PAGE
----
Diagnosing Epilepsy - From WebMD

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Diagnosing Epilepsy - From WebMD

Diagnosing Epilepsy

The evaluation of patients with epilepsy is aimed at determining the type of seizures (epileptic versus nonepileptic) and their cause, since various seizure types respond best to specific treatments. The epilepsy diagnosis is based on:

* The patient's medical history, including any family history of seizures, associated medical conditions and current medications. Some important questions you will be asked include:
o At what age did the seizures begin?
o What circumstances surrounded your first seizure?
o What factors seem to bring on the seizures?
o What do you feel before, during and after the seizures?
o How long do the seizures last?
o Have you been treated for epilepsy before?
o What medications were prescribed and in what dosages?
o Was the treatment effective?

* Others who have often seen you before, during and after seizures, such as family and close friends, should be present to provide details of your seizures if they involve loss of consciousness.

* A complete physical and neurological examination of muscle strength, reflexes, eyesight, hearing and ability to detect various sensations are tested so your doctors can better understand the cause of your seizures

* An electroencephalogram (EEG) test, which measures electrical impulses in the brain

* Imaging studies of the brain, such as those provided by magnetic resonance imaging (MRI)

* Blood tests to measure red and white blood cell counts, blood sugar, blood calcium and electrolyte levels; and to evaluate liver and kidney function. Blood tests help rule out the presence of other illnesses.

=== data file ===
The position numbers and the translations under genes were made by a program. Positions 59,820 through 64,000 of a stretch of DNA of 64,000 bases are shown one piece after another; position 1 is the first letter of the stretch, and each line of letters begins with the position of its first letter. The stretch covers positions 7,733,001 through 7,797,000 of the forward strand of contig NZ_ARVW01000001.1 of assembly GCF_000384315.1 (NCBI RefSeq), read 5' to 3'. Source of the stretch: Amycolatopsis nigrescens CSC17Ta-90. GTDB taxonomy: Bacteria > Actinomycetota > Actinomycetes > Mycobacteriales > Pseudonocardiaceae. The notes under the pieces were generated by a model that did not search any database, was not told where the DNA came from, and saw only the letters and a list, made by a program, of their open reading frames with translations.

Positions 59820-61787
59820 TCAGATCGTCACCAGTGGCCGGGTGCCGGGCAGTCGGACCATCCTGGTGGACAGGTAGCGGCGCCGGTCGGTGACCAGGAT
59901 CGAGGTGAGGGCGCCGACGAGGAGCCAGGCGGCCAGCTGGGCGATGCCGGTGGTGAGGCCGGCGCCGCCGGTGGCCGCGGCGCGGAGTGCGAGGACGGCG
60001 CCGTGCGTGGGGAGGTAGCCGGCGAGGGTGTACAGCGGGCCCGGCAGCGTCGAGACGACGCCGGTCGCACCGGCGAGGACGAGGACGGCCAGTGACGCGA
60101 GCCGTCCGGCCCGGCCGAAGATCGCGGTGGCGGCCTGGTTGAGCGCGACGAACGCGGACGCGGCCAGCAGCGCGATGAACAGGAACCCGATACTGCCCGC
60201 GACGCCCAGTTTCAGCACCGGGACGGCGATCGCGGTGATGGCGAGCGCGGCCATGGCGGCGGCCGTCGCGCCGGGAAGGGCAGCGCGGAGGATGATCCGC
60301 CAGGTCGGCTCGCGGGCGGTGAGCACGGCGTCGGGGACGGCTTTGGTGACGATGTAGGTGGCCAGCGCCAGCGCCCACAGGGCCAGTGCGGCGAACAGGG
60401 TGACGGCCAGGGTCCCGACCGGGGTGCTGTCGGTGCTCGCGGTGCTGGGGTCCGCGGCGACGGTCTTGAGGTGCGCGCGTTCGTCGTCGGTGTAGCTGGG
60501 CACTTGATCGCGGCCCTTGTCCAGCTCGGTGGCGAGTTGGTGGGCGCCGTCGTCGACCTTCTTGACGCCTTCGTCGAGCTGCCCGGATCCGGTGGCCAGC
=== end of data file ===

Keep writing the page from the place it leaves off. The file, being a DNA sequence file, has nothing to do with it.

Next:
* Other tests, as needed, including magnetic resonance spectroscopy (MRS), positron emission tomography (PET) and single photon emission computed tomography (SPECT)

*The most important part of the evaluation is the electroencephalogram (EEG) because it is the only test that directly detects electrical activity in the brain, and seizures are defined by abnormal electrical activity in the brain. During an EEG, electrodes (small metal disks) are attached to specific locations on your head. The electrodes are attached to a monitor to record the brain's electrical activity. The EEG is useful not only to confirm a diagnosis of epilepsy, but also to determine the type of epilepsy.

A routine EEG only records about 20 minutes of brain waves (however, the entire EEG procedure takes about 90 minutes). Because 20 minutes is such a short amount of time, the results of routine EEG studies are often normal, even in people known to have epilepsy. Therefore, prolonged EEG monitoring may be necessary.

Prolonged EEG-video monitoring is an even better diagnostic method. During this type of monitoring, an EEG monitors the brain's activity and cameras videotape body movements and behavior during a seizure. Prolonged monitoring often requires the patient to spend time in a special hospital facility for several days. Prolonged EEG-video monitoring is the only definitive way to diagnose epilepsy.

Reviewed by the doctors at The Cleveland Clinic Neuroscience Center.

WebMD Medical Reference provided in collaboration with the Cleveland Clinic
 
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